“Thank god we have security guards there 24/7,” Cochran said. “Otherwise, it wouldn’t have been discovered until (the next morning), and it would’ve been late.”

A warrant was issued for Dagley last week, but he hasn’t been arrested, court records show.

Police didn’t outline a possible motive and Cochran declined to share details due to a pending civil case in Wayne County.

Court records there and in Cuyahoga County indicate that Dagley and his companies are locked in a financial dispute over the property, its mortgage, and Cleveland Plating’s lease, among other things.

“He wants us to settle and we won’t pay, that’s why I think he’s done all this,” Cochran said.

Cleveland Plating’s current owners asked a judge for a temporary restraining order against Dagley earlier this year, saying that he entered the building April 8 and put locks on almost all the doors, court records show. The judge denied that request.

About two months later, Dagley was charged with misdemeanor assault after he returned to the property with two other people and broke into the business through a roll door, the reports and court documents say.

A security guard told police that an irate Dagley yelled at him through a crack in an office door, then slammed the door into his knee and punched him in the mouth, the report says.
One of the other men said he rode to the business with Dagley that day to “help him lock the building up,” the report says.

The assault case is still pending in Cleveland Municipal Court, court records show. Dagley’s next court appearance is scheduled for Sept. 7.”

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Public Safety Academy At School Aims To Prepare Students For Careers

“Is high school too early to figure out what career path to follow?

The Olathe School District doesn’t think so.

When the new Olathe West High School opens for all students on Thursday, the district will have a total of 17 specialty academies in its five high schools.

For as long as most people can remember, the main mission of Johnson County schools has been preparing kids for college.

“I think we’ve done, for years, a really good job of helping kids be college-ready, but the career piece is something that kind of went in a different direction,” says Jay Novacek, principal of the new high school.

The Kansas State Department of Education wants to refocus districts so students are ready for college or a career when they graduate.

So Olathe West will offer courses for kids who are looking for a first-responder career.

“Not every kid has to go to college to be successful,” Novacek says. “There are a lot of awesome professions, public safety included, whether I’m a police officer or firefighter, an EMT person, that are going to give kids a great opportunities and a long career.”

Jeff Van Dyke, who was a Wichita cop for eight years, runs the public safety program and most recently taught middle-school physical education. He says there is a lot of practical experience students can get in the large space that houses the public safety program.

“We can use it for all kinds of real world-type learning situations such as setting up a crime scene, having the kids come in and process the crime scene in here,” Van Dyke says.

The Public Safety space is tucked into the side of the $82 million dollar building. Students pass a girder from the World Trade Center as they enter.

It’s a reminder, says Olathe Fire Chief Jeff DeGraffenreid, of the kind of people police and fire departments around here want to hire.

“A strong moral compass and a willingness to assist their fellow man is really what we’re looking at. Helping these students see the value of that, and hopefully someday we’ll be able to hire a great student from here,” he says.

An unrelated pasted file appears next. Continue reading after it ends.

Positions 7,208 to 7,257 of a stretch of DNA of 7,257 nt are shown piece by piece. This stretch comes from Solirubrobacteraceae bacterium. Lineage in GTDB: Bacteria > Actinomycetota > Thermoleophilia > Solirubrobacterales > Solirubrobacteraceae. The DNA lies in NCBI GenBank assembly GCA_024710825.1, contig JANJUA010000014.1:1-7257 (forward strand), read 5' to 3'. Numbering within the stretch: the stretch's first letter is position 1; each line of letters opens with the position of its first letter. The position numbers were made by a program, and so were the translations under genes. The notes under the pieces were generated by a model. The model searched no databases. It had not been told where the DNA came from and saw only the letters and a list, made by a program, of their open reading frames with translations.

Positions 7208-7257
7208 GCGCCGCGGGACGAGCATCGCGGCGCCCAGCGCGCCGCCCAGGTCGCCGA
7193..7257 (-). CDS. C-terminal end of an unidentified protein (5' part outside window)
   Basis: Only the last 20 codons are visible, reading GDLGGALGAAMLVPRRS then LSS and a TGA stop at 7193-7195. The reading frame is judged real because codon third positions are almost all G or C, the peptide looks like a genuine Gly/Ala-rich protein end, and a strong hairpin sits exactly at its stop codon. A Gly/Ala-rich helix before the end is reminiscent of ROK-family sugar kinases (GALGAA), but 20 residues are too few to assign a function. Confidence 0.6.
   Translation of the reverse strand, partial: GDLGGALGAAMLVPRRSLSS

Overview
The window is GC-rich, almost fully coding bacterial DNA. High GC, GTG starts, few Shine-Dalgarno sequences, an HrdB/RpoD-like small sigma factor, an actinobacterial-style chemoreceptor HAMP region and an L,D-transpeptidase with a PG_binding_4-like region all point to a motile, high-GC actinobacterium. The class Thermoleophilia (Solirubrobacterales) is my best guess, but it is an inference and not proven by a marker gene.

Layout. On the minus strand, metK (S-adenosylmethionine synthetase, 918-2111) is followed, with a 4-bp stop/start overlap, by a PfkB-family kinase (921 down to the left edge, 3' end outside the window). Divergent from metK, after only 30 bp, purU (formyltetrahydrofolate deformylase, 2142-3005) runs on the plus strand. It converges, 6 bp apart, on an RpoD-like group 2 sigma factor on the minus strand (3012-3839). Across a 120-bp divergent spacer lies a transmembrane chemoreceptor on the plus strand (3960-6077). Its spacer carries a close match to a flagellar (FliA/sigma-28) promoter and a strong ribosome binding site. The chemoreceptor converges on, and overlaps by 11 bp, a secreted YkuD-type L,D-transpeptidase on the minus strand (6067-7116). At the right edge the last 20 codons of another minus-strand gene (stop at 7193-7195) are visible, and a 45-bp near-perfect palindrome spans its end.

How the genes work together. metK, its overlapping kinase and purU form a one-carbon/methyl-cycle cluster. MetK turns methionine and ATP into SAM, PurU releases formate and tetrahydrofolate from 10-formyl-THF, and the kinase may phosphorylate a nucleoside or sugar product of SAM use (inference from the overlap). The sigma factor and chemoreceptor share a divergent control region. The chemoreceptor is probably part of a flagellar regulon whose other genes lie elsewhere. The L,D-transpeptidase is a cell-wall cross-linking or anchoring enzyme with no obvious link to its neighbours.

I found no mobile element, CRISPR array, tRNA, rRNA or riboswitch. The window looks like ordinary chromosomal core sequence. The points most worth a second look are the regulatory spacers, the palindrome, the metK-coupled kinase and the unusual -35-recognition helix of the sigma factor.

An Olathe fire captain will teach the firefighting classes in the academy.

Olathe West is certainly not the first high school in the country to offer courses in public safety. But it’s one of the few that’s fully integrated with the rest of its academic courses, DeGraffenreid says.

Students, he says, will get a quality Olathe School District education and, after passing the state firefighting test, be ready to work.

“They’re great at math. They’re great at science. They’re great at writing. But they’re also fully prepared to work on a fire truck soon after graduation,” he says.

In addition to the public service academy at Olathe West, the district has also created a new, green technology academy at the school. It’s the 17th such academy the district has added since 2003.

Most of them, like the engineering or business academies, are geared toward college-bound students.

The crucial thing, says Deputy Superintendent Allison Banikowski, is finding the student’s passion and finding it early.
“And making sure, then, all the content and course work is geared toward that passion,” he says.

The Public Safety program is an acknowledgment, the district says, that it plays a significant role in getting kids ready to work in the community.”

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Security officer helps recover 13 year old girl missing for a year

“A 13-year-old girl who has been missing for a year was found in Ohio, according to police.

Aireona Smith was reported as a runaway to the Flint Township Police Department on Aug. 1, 2016, according to a statement from police.

Police asked the public’s help in locating the missing girl and while numerous tips flooded in, investigators were not able to find the girl.

On Thursday, Aug. 3, Smith walked into a public library in Toledo, Ohio, according to police.

A security guard recognized the girl from a missing person’s poster and called 911, police said.

Responding officers confirmed the girl’s identity and notified Flint Township police.

Police said the girl ran away on her own, was not being held against her will and was in good health.

Smith was brought back to Flint on Monday, Aug. 7, and will now receive assistance from the Michigan Department of Health and Human Services, the statement said.”